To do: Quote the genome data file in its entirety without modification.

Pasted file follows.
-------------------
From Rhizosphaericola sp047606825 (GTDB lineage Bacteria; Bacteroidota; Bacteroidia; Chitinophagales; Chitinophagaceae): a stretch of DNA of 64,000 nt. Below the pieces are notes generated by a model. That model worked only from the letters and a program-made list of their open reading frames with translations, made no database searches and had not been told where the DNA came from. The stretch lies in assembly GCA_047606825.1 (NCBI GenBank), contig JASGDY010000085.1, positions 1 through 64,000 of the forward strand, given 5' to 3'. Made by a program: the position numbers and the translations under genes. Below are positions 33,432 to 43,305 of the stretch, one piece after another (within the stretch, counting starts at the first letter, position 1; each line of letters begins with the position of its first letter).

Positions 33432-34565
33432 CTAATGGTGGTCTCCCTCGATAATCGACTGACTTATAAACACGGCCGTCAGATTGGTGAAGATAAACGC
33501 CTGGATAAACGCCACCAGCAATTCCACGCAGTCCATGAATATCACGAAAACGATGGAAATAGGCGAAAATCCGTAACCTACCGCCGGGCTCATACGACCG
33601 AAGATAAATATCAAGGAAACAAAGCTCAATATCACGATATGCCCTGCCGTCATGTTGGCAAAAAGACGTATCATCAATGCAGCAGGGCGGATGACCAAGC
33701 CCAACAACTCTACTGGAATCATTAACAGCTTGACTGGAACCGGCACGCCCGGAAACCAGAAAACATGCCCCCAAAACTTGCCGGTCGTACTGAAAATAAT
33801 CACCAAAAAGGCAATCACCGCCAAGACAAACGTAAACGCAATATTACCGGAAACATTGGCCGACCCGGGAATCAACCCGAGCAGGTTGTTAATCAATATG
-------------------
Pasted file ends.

From Rhizosphaericola sp047606825 (GTDB lineage Bacteria; Bacteroidota; Bacteroidia; Chitinophagales; Chitinophagaceae): a stretch of DNA of 64,000 nt. Below the pieces are notes generated by a model. That model worked only from the letters and a program-made list of their open reading frames with translations, made no database searches and had not been told where the DNA came from. The stretch lies in assembly GCA_047606825.1 (NCBI GenBank), contig JASGDY010000085.1, positions 1 through 64,000 of the forward strand, given 5' to 3'. Made by a program: the position numbers and the translations under genes. Below are positions 33,432 to 43,305 of the stretch, one piece after another (within the stretch, counting starts at the first letter, position 1; each line of letters begins with the position of its first letter).

Positions 33432-34565
33432 CTAATGGTGGTCTCCCTCGATAATCGACTGACTTATAAACACGGCCGTCAGATTGGTGAAGATAAACGC
33501 CTGGATAAACGCCACCAGCAATTCCACGCAGTCCATGAATATCACGAAAACGATGGAAATAGGCGAAAATCCGTAACCTACCGCCGGGCTCATACGACCG
33601 AAGATAAATATCAAGGAAACAAAGCTCAATATCACGATATGCCCTGCCGTCATGTTGGCAAAAAGACGTATCATCAATGCAGCAGGGCGGATGACCAAGC
33701 CCAACAACTCTACTGGAATCATTAACAGCTTGACTGGAACCGGCACGCCCGGAAACCAGAAAACATGCCCCCAAAACTTGCCGGTCGTACTGAAAATAAT
33801 CACCAAAAAGGCAATCACCGCCAAGACAAACGTAAACGCAATATTACCGGAAACATTGGCCGACCCGGGAATCAACCCGAGCAGGTTGTTAATCAATATG